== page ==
The German Aerospace Center (Deutsches Zentrum für Luft- und Raumfahrt; DLR) has commissioned an experimental ground station at Braunschweig-Wolfsburg Airport that makes it possible to carry out satellite-supported precision landings. The final inspection of the Ground Based Augmentation System (GBAS), manufactured by Thales ATM GmbH, took place on 25 July 2009 following flight-testing with an Air Berlin Boeing 737-700. Air Berlin is the first airline in Europe to trial landings using GBAS stations, in collaboration with the German Air Traffic Control organisation (Deutsche Flugsicherung GmbH; DFS).
"We are happy that we are able to commission our new precision landing system today for research purposes", said Prof. Dirk Kügler, Director of DLR's Institute of Flight Guidance (Institut für Flugführung), during the demonstration flights. "With this GBAS station, the institute is securing a leading international role for the research airport, for example in trialling low-emission landing procedures", added Prof. Kügler.
The GBAS station at the research airport in Braunschweig will be given the initial task of replicating the functionality of the Instrument Landing System (ILS) on runway 26. The aim is to create an experimental station that will be used for research purposes, primarily by DLR’s Institute of Flight Guidance.
Air Berlin's Boeing 737-700
Demonstration flights for the purpose of commissioning
As part of the flight-testing, the first approach to Braunschweig was carried out as a standard ILS approach, with a subsequent landing. This flight was used to determine the range of the signals emitted by GBAS. After taking off again the aeroplane conducted what is known as a 'right circuit', using another standard ILS approach as a basis for comparison. Following the two reference approaches, other approaches were carried out using different configurations of the GBAS equipment.
During the demonstration flights, the ILS approach system was used as a reference for checking the correctness of the information transmitted by GBAS. In addition, the flight trials were used to check the range of the ground station’s correction signals.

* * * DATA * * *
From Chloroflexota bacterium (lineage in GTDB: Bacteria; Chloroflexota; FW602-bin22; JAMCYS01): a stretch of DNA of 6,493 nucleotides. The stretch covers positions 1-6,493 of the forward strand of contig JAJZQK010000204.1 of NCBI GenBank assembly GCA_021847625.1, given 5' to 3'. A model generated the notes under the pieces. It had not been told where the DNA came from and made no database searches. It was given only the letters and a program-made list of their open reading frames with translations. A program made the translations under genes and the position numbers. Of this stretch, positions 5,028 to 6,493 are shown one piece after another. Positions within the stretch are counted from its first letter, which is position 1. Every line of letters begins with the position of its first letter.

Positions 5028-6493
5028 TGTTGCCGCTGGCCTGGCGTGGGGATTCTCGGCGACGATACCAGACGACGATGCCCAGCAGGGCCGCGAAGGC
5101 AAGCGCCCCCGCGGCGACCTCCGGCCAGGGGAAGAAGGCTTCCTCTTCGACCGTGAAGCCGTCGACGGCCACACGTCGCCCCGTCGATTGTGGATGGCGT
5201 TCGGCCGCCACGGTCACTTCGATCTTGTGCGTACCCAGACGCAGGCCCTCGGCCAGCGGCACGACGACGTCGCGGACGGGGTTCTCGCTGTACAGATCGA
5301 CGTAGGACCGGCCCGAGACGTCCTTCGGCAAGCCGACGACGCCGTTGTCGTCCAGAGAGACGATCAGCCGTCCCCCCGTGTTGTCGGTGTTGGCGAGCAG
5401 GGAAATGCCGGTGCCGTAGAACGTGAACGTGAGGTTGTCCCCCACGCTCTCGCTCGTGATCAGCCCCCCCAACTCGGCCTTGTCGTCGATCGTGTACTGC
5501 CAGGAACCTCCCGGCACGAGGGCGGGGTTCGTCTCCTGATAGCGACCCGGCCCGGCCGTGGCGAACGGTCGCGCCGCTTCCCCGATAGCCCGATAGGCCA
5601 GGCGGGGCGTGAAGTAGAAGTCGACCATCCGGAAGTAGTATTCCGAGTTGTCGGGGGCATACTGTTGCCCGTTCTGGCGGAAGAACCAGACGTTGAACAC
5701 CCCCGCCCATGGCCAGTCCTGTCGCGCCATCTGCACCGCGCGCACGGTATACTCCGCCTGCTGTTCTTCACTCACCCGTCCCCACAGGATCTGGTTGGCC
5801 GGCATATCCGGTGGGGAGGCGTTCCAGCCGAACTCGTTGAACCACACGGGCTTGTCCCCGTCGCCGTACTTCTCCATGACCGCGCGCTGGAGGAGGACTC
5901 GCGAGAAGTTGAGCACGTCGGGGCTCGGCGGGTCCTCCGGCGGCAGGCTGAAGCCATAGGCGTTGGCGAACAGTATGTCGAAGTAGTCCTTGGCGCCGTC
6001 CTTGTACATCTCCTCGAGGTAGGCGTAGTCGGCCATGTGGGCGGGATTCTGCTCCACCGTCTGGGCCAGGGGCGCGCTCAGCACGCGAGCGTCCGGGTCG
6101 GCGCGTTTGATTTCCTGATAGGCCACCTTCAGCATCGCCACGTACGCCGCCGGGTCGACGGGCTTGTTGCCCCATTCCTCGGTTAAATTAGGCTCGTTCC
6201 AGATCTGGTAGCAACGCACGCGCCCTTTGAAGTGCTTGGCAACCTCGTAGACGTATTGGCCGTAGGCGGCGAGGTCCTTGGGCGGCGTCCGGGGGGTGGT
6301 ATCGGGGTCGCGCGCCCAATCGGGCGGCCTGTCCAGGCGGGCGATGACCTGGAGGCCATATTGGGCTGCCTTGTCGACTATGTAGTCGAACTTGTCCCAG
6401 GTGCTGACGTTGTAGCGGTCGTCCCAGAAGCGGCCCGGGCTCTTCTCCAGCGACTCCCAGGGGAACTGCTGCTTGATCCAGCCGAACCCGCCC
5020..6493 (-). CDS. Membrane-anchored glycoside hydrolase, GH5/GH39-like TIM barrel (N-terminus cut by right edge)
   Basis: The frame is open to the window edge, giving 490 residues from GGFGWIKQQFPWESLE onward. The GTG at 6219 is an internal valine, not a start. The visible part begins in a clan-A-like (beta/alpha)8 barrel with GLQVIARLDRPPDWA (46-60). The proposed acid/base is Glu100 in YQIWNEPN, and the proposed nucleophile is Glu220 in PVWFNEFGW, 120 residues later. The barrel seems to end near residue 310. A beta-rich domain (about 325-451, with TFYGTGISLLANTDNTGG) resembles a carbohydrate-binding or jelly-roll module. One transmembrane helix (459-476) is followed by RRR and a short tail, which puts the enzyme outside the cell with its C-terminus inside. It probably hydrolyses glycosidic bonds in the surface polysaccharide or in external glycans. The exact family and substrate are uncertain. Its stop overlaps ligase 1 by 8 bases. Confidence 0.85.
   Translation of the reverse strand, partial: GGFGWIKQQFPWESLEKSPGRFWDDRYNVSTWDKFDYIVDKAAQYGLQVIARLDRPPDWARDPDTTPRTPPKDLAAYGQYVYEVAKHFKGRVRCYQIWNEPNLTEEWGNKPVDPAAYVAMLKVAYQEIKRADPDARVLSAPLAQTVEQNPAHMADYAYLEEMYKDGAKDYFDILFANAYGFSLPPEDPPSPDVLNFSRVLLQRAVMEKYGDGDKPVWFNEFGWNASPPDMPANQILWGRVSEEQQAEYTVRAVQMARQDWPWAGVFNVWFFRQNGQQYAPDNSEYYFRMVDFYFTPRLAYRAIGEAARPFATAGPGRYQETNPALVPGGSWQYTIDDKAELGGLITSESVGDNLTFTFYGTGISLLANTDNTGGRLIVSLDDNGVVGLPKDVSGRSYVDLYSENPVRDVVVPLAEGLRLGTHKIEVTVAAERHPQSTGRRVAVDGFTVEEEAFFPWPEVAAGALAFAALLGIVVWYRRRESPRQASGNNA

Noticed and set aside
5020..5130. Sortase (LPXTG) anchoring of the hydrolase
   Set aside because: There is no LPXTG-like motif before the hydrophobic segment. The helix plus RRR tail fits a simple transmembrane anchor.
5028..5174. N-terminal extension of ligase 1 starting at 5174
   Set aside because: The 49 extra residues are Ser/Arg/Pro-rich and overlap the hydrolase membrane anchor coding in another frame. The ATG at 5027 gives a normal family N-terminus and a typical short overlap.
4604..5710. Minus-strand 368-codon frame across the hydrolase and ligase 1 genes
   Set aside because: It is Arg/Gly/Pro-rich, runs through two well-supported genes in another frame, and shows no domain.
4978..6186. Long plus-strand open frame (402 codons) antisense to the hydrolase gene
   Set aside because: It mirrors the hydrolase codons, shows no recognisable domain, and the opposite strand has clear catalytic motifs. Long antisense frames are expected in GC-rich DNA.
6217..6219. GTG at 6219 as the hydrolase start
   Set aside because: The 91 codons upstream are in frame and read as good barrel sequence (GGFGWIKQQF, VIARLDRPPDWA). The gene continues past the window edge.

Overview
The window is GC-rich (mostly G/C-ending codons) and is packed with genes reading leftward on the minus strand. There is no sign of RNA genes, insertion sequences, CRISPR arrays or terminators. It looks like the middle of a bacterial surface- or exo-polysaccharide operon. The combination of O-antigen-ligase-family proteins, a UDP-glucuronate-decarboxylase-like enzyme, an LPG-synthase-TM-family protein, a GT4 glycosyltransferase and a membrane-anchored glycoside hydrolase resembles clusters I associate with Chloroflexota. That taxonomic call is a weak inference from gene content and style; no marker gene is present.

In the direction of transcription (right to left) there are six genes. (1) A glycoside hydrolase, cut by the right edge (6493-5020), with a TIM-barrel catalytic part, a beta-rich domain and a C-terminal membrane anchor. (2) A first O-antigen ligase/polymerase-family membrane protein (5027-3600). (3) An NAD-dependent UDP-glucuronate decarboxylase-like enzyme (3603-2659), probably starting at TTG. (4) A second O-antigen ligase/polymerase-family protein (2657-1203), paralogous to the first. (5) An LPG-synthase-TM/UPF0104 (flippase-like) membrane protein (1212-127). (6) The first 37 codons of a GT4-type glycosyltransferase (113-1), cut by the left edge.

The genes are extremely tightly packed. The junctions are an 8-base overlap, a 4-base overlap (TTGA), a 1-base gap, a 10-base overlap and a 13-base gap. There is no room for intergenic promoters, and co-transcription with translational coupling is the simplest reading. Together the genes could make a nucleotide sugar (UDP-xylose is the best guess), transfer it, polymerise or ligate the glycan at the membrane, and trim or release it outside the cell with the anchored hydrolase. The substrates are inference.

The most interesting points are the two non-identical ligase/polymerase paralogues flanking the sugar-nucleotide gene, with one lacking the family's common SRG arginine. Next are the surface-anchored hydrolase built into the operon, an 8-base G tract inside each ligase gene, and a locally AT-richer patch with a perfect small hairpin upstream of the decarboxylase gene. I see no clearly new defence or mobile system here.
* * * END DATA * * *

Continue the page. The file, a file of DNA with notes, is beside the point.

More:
DLR's GBAS station in Braunschweig
Accuracy of position sensing increased to better than one metre
The GBAS station at Braunschweig-Wolfsburg Airport is based on the Global Positioning System (GPS), which uses satellite signals to allow the exact location of a GPS receiver to be determined. As the capabilities of the GPS system do not meet all the requirements of the various flight phases without an add-on system, ground-supported add-on systems have been developed.
The GBAS station consists of three GPS receivers with their associated antennas, whose positions have been measured precisely and are thus known to the system. During normal operation, the GBAS station receives the GPS signals and determines the offset between the positions as determined by GPS and the known positions. The differences thus determined are sent to the aircraft, which are equipped with a Multi Mode Receiver (MMR), twice per second via a Very High Frequency (VHF) link. In addition, the approach routes that are permitted for the airfield (3D waypoints) are transferred to the aircraft every 30 seconds.
Aboard the specially equipped aircraft, the MMR also uses a GPS receiver to determine its own position. The correction data transmitted from the ground station is received and compared with the target position on the approach route that was received earlier. The position can then be corrected with the aid of the data received by the GBAS station. In this way, the position sensing accuracy is increased to better than one metre. In addition, the user is warned by the system in good time if the positioning error is greater than a specified limit.
Unlike the conventional ILS, which only allows straight approaches, GBAS allows approach routes to be designed as desired, using 3D waypoints. In this way, variable approach routes that are limited only by safety and comfort requirements can be flown, allowing – for example – special geographic features to be taken into account. The GBAS will also make especially steep or curved approaches possible when they are developed in future, which could contribute to a significant reduction in aircraft noise.
The GBAS station will be used for flight-testing of satellite-supported approaches together with DLR’s new research aircraft, ATRA (Advanced Technology Research Aircraft), a modified Airbus A320.